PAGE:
Application of microwave in regeneration of adsorbents

Organic solvent vapors are typical examples of vapor organic compounds (VOCs) which are very well known to cause health problems. A large volume of air becomes contaminated by organics vapor (coming from organic solvents) produced in dry cleaning (tetra-chloro-ethelene, TCE), furniture finishing (methyl ethyl ketone, acetone, methylene chloride, toluene) and painting. The produced VOCs combine with NOx in the presence of sunlight and produce ground-level ozone. Exposure to ground-level ozone can affect human health and cause agricultural crop loss and damage of forest and ecosystems.

The existing methods for removing VOCs from air or gas stream include absorption, adsorption, condensation and incineration. Of these, adsorption is an efficient and economical method for moderate to low concentration streams. The adsorbates (VOCs) need to be removed periodically after they saturate the adsorbent. The two conventional regeneration processes are steam and hot gas regeneration. The first one leaves the adsorbent bed wet with condensate and needs additional time to dry out the bed for further use. The second process needs the unsaturated gas to heat the adsorbent to a temperature that is sufficient for desorption. This hot gas should also heat the purge (adsorbate) as it gets desorbed. Another factor needs to be considered here. An effective adsorbent might be difficult to regenerate because of its higher binding energy. As a result a longer regeneration time and a large purge gas volume might be required. Such complexity and size of current equipments and technology required for VOC control place small sources in a very disadvantageous position to remove VOCs from air.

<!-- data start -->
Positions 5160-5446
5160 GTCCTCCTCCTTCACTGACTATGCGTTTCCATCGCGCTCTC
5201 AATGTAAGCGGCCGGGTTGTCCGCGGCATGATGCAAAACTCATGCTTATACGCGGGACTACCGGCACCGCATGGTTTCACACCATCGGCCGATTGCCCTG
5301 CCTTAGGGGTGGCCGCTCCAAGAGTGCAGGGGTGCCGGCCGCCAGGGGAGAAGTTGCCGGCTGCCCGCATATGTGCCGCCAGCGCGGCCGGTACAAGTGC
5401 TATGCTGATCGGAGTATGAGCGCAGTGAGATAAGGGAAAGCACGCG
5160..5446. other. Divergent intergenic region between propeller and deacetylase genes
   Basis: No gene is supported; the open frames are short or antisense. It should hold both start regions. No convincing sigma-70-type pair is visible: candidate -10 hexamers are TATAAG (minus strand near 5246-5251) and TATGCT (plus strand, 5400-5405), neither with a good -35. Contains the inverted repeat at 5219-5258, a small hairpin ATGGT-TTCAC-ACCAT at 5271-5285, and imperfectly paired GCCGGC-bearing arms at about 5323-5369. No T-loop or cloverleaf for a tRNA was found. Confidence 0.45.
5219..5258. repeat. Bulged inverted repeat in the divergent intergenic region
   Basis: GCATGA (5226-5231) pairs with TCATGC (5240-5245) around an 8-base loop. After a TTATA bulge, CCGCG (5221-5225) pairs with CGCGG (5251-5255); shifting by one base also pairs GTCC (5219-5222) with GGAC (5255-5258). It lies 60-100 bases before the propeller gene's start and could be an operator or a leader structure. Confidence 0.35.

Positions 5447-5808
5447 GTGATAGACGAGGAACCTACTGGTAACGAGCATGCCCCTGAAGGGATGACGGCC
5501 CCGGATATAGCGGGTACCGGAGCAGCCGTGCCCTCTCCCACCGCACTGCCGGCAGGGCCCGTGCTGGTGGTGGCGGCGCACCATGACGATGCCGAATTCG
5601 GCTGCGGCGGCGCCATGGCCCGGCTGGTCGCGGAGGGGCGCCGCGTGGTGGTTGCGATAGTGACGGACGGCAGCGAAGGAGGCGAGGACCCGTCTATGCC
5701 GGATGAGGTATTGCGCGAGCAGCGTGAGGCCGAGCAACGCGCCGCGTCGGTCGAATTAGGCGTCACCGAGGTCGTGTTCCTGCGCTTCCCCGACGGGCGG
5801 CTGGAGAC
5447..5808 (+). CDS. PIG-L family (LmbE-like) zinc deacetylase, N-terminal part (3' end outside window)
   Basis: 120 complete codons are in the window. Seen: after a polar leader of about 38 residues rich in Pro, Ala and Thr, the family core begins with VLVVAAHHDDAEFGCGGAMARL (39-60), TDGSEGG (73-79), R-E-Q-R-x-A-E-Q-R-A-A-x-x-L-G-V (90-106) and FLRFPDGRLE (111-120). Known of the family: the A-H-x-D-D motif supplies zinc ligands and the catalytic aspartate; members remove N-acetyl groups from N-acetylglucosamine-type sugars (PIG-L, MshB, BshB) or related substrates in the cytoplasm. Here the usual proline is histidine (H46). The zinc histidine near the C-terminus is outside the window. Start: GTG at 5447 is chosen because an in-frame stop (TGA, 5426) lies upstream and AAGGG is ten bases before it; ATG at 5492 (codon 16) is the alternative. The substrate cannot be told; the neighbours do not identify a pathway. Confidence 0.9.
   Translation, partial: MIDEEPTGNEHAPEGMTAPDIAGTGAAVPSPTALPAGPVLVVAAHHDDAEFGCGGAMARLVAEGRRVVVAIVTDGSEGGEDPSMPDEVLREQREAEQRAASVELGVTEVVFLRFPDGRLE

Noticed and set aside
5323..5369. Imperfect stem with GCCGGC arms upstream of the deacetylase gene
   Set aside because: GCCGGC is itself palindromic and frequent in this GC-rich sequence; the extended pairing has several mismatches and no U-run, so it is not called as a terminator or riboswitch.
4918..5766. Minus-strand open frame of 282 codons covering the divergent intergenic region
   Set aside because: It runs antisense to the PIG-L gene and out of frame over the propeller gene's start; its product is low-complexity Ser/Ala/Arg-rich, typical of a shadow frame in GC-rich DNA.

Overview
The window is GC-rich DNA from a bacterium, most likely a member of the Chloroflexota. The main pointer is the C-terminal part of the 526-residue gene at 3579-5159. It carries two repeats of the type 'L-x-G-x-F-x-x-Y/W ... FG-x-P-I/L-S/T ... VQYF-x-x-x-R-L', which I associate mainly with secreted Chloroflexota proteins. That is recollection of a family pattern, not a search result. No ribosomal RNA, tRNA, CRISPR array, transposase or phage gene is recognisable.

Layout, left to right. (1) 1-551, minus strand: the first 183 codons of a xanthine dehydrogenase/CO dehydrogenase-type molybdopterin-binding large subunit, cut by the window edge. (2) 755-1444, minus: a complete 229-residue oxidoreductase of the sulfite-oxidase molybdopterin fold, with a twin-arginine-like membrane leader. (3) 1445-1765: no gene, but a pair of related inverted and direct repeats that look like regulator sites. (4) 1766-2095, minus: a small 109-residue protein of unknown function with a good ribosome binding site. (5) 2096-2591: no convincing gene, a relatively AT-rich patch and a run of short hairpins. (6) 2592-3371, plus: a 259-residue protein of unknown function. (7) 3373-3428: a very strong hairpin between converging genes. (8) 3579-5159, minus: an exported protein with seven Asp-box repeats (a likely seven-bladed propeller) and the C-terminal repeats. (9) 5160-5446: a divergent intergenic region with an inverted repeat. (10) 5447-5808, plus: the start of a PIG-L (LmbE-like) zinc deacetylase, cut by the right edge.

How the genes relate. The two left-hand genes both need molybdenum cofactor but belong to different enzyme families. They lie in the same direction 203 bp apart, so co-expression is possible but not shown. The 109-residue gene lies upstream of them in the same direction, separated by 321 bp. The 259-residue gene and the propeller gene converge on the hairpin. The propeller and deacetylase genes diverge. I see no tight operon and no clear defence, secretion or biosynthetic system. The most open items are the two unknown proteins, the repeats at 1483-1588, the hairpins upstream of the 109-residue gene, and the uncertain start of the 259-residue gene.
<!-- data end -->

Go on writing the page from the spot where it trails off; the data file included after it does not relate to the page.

Experimental studies are being conducted by researchers all over the world to use microwaves for regeneration of exhausted adsorbents in VOC removal process. Microwave heating is generated internally within the adsorbents instead of originating from an external heat source. As the heating is totally internal and volumetric, the thermal gradients and the flow of heat in microwave generated adsorbents differ from those in an adsorbent regenerated by conventional heating (steam or hot gas). Microwave processing makes it possible to regenerate adsorbents very rapidly. The feasibility of this idea (using microwaves in regeneration) has already been successfully studied by McCallen Air Force Base, USA (C.Y. Cha and C. T. Carlisle, J.Air and Waste manage. Assoc., vol.51, 2001) and P. Di and D.Chang (Department of Civil and Environmental Engineering, University of California, Davis).

A pilot plant was built and successfully operated in McCallen Air force Base for a period of three months. Microwaves were used not only to regenerate the adsorbent but also to destroy VOC without generating any secondary air pollutants. So far activated carbon, zeolite and polymers have been used as adsorbents in microwave induced regeneration process. It is seen that adsorbent degradation can be successfully avoided for a longer time compared to conventional heating processes. The ongoing success in this research has also influenced the feasibility study of this regeneration process in natural gas purification (to regenerate adsorbents during removal of CO2) which is now in focus for many researchers.


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Chowdhury, T., Application of Microwave in Regeneration of Adsorbents Used in Removal of Solvents from Contaminated Air, ChE Thoughts 1 (1), 8-98, 2011.


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